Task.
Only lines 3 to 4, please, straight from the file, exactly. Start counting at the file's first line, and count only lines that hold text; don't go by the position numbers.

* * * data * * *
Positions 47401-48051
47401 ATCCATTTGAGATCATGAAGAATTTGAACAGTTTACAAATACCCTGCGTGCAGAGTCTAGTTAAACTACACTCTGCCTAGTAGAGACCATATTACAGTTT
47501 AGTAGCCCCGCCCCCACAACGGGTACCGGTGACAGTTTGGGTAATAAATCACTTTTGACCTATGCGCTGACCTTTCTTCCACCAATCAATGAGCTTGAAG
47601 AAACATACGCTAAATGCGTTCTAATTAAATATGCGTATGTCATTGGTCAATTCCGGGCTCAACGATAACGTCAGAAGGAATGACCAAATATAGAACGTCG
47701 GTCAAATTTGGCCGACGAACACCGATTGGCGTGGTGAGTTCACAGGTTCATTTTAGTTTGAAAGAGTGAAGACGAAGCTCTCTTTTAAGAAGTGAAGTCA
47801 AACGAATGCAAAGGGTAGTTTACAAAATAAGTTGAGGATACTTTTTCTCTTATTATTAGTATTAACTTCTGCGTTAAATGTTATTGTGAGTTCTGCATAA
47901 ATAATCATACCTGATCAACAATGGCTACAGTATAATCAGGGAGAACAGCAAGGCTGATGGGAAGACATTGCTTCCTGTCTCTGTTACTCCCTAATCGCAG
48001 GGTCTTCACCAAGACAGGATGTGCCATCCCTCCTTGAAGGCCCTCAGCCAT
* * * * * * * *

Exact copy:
47501 AGTAGCCCCGCCCCCACAACGGGTACCGGTGACAGTTTGGGTAATAAATCACTTTTGACCTATGCGCTGACCTTTCTTCCACCAATCAATGAGCTTGAAG
47601 AAACATACGCTAAATGCGTTCTAATTAAATATGCGTATGTCATTGGTCAATTCCGGGCTCAACGATAACGTCAGAAGGAATGACCAAATATAGAACGTCG